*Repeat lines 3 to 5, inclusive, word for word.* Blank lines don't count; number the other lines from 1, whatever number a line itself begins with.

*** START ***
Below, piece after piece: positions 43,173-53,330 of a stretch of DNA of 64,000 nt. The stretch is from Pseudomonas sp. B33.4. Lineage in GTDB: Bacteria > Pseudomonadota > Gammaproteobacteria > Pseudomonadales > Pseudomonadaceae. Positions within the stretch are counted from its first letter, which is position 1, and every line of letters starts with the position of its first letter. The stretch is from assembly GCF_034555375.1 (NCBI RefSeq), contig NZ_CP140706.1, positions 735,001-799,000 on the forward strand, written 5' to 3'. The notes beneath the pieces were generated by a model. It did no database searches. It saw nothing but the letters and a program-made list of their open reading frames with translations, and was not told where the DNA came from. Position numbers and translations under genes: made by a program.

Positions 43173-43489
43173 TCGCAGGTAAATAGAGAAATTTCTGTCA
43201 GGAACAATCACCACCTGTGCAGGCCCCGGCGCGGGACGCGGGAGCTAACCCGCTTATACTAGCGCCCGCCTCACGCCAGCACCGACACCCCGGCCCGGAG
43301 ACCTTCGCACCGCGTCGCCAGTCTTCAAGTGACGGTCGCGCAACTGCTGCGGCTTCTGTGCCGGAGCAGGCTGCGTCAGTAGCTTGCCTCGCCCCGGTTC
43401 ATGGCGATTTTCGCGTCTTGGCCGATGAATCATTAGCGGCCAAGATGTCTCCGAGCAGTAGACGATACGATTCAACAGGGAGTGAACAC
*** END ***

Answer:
43173 TCGCAGGTAAATAGAGAAATTTCTGTCA
43201 GGAACAATCACCACCTGTGCAGGCCCCGGCGCGGGACGCGGGAGCTAACCCGCTTATACTAGCGCCCGCCTCACGCCAGCACCGACACCCCGGCCCGGAG
43301 ACCTTCGCACCGCGTCGCCAGTCTTCAAGTGACGGTCGCGCAACTGCTGCGGCTTCTGTGCCGGAGCAGGCTGCGTCAGTAGCTTGCCTCGCCCCGGTTC